Dear Dr. Rye:

When did the Redskins first wear the feather logo on the back of their helmet?



Dear Louis:
Although it is widely believed that the team first wore the famous feather logo starting in the 1959 season, this is not true. The Redskins actually introduced the feather helmet during their final two home games in December 1958. The fact that the team changed helmet styles during rather than at the beginning of a season is quite an oddity and reasons for it remain a mystery. If anyone can furnish more information on this matter we will happy to publish it in a future column.


Dr. Del:

Please provide some information on the evolution of color changes for the coated metal facemask.



Dear Carl:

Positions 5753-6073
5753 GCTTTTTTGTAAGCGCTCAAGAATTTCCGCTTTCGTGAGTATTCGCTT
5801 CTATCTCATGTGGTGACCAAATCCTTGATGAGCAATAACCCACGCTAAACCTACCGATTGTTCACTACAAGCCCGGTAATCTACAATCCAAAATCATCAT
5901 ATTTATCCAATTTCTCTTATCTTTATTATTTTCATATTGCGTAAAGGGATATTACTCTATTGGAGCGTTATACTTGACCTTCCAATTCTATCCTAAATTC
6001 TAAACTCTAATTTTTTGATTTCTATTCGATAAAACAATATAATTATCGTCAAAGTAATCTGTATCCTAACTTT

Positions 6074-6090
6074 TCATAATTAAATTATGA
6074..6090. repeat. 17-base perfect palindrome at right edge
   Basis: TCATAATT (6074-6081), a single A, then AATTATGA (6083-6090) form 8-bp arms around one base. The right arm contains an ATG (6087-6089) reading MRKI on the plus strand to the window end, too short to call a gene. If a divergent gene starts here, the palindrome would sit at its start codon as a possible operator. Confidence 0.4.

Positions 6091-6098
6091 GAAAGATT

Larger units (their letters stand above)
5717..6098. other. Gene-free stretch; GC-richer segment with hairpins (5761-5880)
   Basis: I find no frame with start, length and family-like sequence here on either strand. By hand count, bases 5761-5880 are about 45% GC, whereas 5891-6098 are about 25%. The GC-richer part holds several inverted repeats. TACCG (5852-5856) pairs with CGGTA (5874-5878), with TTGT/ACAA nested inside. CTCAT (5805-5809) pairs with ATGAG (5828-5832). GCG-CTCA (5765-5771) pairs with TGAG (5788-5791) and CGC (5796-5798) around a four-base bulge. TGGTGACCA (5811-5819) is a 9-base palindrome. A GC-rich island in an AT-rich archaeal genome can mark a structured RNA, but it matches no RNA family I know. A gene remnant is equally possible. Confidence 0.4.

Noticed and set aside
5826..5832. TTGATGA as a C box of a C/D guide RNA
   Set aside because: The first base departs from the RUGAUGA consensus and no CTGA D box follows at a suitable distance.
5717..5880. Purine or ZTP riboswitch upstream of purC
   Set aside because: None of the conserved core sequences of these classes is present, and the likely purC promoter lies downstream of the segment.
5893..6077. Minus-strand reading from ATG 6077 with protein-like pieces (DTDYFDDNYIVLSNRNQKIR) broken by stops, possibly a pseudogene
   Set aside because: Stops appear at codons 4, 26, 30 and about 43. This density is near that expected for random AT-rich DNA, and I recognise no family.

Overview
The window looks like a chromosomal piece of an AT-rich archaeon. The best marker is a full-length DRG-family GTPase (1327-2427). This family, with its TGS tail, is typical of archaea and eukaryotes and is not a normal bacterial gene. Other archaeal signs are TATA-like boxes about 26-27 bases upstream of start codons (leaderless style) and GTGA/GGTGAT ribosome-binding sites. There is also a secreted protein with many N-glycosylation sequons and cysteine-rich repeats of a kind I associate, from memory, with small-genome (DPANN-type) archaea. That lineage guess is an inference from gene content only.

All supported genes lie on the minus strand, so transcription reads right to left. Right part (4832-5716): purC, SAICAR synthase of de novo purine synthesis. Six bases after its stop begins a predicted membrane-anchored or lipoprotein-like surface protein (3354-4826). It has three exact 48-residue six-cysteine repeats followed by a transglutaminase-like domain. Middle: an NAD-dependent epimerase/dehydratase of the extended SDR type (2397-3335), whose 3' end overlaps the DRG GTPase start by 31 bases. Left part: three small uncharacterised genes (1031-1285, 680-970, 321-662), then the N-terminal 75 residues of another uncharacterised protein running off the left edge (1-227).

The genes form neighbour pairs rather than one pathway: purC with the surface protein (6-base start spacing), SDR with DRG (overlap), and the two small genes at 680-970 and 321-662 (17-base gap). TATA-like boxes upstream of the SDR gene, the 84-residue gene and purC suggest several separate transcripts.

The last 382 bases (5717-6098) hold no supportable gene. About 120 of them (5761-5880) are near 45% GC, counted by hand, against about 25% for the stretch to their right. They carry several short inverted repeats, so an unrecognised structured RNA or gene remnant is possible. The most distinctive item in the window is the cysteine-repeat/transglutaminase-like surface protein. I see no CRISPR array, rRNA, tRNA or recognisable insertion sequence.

The original 1940s Schutt steel facemasks were brown in color. They were coated in actual rubber sap which provided a soft spongy coating. The brown color was derived naturally from the cured rubber sap and not otherwise chosen (Schutt did feel that the brown color nicely complimented the leather helmets of that era). When Schutt switched the coating to a harder material  in the 1950s they used brown dye to match the color of the original 1940s facemasks. In the late 1950s a study determined that the most practical color for the facemask would be gray because it reflected the least amount of sun glare. As a result of this study the color of facemasks were changed from brown to gray starting in the early 1960s. The steel coated facemask went through several design changes during the 1960s but remained gray in color until the 1974 season. The San Diego Chargers were planning to change the style their uniforms for that season and they had an artist draw up several potential new designs. One of the drawing depicted a dark blue helmet with a yellow/gold facemask. Although they liked the look of the new uniform the Charger's management laughed when they noticed the color of the facemask. They figured that the artist was probably not a follower of the sport and thus did not know that facemasks were only available in gray. After the laughter subsided the Chargers thought that maybe they were on to something. They approached both Riddell, who distributed the Schutt facemask at that time, and Dungard, who produced a competitive line of facemasks, inquiring about the possibility of producing team colored facemasks. Initially Riddell, without checking with their supplier Schutt, told the Chargers that this could not be done. Dr. Dunning, the president of Dungard, thought it was a great idea and agreed to do it. The 1974 Chargers started the preseason by using primarily yellow colored Dungard masks and shortly thereafter Schutt also decided to produce team colored facemasks and soon a new trend was started throughout the league.